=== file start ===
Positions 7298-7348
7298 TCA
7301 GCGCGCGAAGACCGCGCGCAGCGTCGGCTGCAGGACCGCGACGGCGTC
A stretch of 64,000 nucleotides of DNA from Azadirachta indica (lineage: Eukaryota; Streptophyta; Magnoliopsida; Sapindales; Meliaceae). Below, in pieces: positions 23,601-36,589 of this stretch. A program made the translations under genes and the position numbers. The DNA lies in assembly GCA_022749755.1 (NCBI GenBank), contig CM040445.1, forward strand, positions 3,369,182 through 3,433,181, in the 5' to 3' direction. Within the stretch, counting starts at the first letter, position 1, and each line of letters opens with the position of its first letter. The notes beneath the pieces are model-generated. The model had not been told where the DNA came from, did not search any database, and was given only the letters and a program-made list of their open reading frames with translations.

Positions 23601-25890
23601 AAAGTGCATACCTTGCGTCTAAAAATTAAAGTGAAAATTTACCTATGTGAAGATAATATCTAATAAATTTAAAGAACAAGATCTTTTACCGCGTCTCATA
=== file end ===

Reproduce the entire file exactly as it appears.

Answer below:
Positions 7298-7348
7298 TCA
7301 GCGCGCGAAGACCGCGCGCAGCGTCGGCTGCAGGACCGCGACGGCGTC
A stretch of 64,000 nucleotides of DNA from Azadirachta indica (lineage: Eukaryota; Streptophyta; Magnoliopsida; Sapindales; Meliaceae). Below, in pieces: positions 23,601-36,589 of this stretch. A program made the translations under genes and the position numbers. The DNA lies in assembly GCA_022749755.1 (NCBI GenBank), contig CM040445.1, forward strand, positions 3,369,182 through 3,433,181, in the 5' to 3' direction. Within the stretch, counting starts at the first letter, position 1, and each line of letters opens with the position of its first letter. The notes beneath the pieces are model-generated. The model had not been told where the DNA came from, did not search any database, and was given only the letters and a program-made list of their open reading frames with translations.

Positions 23601-25890
23601 AAAGTGCATACCTTGCGTCTAAAAATTAAAGTGAAAATTTACCTATGTGAAGATAATATCTAATAAATTTAAAGAACAAGATCTTTTACCGCGTCTCATA